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AirPods-style auto-switching is coming to Android this year

Google Pixel Buds A-Series
(Image credit: Google)

Google has used the CES 2022 stage to announce plans to spend the next few "weeks and months" enhancing Bluetooth headphone capabilities on Android phones. How? By upgrading its Fast Pair technology to support new features long enjoyed by iPhone and AirPods owners.

Top of the list is auto-switching using supported (but as yet unnamed) headphones to sources that include Android phones, Chromebooks, Android TV and select Windows PCs – a feature Apple rolled out for its AirPods, AirPods Pro, AirPods Max, and some Beats-branded headphones (although sadly not its newest Beats Studio Buds) back in 2020.

Google has promised 13 new software features in total, another of which is support for full head tracking for spatial audio on Android – i.e. adaptive immersive sound based on your head movements. Although basic spatial audio for some music services is already supported right now, the firm isn't prepared to disclose any further details, so precisely which music streaming services, headphones, and versions of Android will get the full head tracking spatial audio experience remains unknown.

As noted by The Verge (opens in new tab), auto-switching and spatial audio are just two of many Fast Pair features Google plans to roll out “in the coming months” or, in a few cases, “in the coming weeks”. In other words, Google will spend the better part of 2022 trying to match Apple’s ecosystem integrations in some areas. Fast Pair is Google’s system for more seamlessly pairing Bluetooth devices together, using a neat little pop-up window instead of requiring users to go through their device's system settings.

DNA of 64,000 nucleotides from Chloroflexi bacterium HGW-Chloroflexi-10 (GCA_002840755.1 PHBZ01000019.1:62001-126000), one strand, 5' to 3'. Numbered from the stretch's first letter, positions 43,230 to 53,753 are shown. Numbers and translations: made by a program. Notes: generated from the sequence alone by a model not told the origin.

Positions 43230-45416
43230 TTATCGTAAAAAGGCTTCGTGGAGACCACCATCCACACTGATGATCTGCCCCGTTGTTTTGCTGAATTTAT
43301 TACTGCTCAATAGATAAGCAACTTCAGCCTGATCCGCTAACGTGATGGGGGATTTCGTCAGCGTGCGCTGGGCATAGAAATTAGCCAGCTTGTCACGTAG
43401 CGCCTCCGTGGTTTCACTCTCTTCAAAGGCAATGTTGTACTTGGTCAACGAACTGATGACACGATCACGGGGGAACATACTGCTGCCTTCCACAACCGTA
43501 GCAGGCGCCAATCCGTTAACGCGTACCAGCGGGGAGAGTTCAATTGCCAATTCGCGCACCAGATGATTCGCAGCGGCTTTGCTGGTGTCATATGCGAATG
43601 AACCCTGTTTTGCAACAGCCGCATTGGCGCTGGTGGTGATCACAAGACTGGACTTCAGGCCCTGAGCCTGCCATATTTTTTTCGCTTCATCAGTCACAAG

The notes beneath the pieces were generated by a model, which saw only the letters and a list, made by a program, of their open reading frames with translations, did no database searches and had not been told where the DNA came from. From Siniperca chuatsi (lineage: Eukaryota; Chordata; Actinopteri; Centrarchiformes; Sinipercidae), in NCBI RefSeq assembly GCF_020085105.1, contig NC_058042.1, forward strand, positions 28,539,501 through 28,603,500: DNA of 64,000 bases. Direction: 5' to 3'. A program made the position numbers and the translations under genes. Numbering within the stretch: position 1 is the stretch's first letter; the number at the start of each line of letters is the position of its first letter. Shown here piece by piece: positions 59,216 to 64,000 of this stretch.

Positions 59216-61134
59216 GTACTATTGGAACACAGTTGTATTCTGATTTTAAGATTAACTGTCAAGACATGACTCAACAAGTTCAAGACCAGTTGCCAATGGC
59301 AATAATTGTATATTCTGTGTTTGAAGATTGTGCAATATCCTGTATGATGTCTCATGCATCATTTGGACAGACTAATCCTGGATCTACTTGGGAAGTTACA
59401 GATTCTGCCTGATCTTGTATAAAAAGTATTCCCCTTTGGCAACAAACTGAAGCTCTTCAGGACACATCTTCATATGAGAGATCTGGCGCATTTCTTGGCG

Much like Apple’s system, it’s also meant to allow your headphones to pair with multiple devices attached to your account for seamless switching. In both cases, the system is built on top of regular Bluetooth and is intended to make it easier for users to manage their devices – and to create some ecosystem loyalty as a result.

Samsung has its own lock-in ecosystem comprising its Samsung Galaxy devices and headphones (including the Samsung Galaxy S21 and brand-new, more affordable S21 FE, alongside the Samsung Galaxy Buds Pro, Galaxy Buds 2 and Galaxy Buds Live). And that supports some of the features that Google is hoping to roll out more generally this year. Google’s Fast Pair, however, will be open to more manufacturers.

The rollout may take a little time, but Google does at least say that many features won’t require a full Android OS update.

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Becky has been a full-time staff writer at What Hi-Fi? since March 2019. Prior to gaining her MA in Journalism in 2018, she freelanced as an arts critic alongside a 20-year career as a professional dancer and aerialist – any love of dance is of course tethered to a love of music. Becky has previously contributed to Stuff, FourFourTwo, This is Cabaret and The Stage. When not writing, she dances, spins in the air, drinks coffee, watches football or surfs in Cornwall with her other half – a football writer whose talent knows no bounds.